"So if globalisation is in danger, who are its real enemies? There was a time when global elites could comfort themselves with the thought that opposition to the world trading regime consisted of violent anarchists, self-serving protectionists, trade unionists, and ignorant, if idealistic youth. Meanwhile, they regarded themselves as the true progressives, because they understood that safeguarding and advancing globalization was the best remedy against poverty and insecurity.
But that self-assured attitude has all but disappeared, replaced by doubts, questions, and scepticism. Gone also are the violent street protests and mass movements against globalisation. What makes news nowadays is the growing list of mainstream economists who are questioning globalisation's supposedly unmitigated virtues.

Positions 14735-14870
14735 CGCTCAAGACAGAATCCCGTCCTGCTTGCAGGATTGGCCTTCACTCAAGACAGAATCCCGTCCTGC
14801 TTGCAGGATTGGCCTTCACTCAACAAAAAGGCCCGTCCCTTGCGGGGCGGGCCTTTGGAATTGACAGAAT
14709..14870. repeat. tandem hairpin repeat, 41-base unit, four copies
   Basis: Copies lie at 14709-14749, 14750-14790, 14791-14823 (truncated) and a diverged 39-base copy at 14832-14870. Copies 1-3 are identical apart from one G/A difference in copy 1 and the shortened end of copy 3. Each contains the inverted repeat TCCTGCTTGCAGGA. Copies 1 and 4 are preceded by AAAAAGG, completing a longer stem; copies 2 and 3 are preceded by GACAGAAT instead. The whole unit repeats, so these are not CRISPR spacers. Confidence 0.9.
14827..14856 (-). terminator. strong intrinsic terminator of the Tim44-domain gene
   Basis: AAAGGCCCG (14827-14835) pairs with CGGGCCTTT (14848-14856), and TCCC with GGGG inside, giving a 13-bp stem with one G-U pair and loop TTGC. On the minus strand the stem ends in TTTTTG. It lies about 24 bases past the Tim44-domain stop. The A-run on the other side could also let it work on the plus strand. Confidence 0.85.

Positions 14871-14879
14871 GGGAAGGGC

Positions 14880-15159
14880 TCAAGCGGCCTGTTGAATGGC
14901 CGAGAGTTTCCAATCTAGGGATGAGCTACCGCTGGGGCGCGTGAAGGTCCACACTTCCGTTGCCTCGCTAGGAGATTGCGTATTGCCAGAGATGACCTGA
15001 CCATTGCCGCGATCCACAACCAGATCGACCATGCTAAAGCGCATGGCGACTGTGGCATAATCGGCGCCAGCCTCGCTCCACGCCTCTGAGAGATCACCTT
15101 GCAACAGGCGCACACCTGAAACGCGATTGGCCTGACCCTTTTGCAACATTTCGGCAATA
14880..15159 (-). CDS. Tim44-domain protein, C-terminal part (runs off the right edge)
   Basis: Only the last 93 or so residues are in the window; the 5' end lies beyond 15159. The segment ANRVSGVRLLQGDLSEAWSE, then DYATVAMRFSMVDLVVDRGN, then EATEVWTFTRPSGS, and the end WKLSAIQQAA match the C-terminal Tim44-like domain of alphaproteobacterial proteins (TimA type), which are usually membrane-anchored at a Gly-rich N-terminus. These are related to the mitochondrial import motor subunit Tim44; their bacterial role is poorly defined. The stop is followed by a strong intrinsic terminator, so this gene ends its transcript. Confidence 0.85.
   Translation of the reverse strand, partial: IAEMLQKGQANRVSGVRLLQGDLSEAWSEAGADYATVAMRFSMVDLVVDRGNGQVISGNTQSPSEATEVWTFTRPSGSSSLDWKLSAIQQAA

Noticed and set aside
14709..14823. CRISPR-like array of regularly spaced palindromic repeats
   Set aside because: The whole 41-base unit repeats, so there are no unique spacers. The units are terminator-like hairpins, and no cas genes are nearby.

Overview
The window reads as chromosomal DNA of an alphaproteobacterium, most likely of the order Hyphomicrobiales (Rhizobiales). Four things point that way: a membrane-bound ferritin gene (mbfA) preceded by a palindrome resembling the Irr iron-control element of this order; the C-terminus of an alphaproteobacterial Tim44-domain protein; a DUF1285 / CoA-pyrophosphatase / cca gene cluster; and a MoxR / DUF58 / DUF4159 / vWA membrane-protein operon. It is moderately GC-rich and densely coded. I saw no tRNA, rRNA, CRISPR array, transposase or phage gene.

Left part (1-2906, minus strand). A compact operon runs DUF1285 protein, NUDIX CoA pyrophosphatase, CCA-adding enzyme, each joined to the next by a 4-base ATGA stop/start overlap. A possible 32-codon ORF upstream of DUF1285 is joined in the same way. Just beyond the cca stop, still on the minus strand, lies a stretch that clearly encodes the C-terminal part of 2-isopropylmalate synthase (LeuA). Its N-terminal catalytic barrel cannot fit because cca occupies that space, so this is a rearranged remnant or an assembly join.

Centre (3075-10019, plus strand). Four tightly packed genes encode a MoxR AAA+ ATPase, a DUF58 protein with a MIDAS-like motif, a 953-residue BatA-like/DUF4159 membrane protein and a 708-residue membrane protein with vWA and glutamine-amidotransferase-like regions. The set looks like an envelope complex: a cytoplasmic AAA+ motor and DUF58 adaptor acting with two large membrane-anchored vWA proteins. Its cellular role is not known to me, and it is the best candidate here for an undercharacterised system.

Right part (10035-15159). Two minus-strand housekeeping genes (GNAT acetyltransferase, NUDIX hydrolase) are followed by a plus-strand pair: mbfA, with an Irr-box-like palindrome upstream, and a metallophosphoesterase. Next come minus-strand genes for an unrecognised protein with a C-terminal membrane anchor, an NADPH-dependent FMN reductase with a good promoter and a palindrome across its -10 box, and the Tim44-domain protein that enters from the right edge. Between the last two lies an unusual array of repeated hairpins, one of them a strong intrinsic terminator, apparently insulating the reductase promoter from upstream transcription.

[. . .]
While these worries hardly amount to [a] full frontal attack ... they still constitute a remarkable turnaround in the intellectual climate. Moreover, even those who have not lost heart often disagree vehemently about the direction in which they would like to see globalisation go.
[. . .]
None of these intellectuals is against globalisation, of course. What they want is not to turn back globalisation, but to create new institutions and compensation mechanisms – at home or internationally – that will render globalisation more effective, fairer, and more sustainable."
These are some of the good bits from this opinion piece by Dani Rodrik. Just think, economists worried about fairness!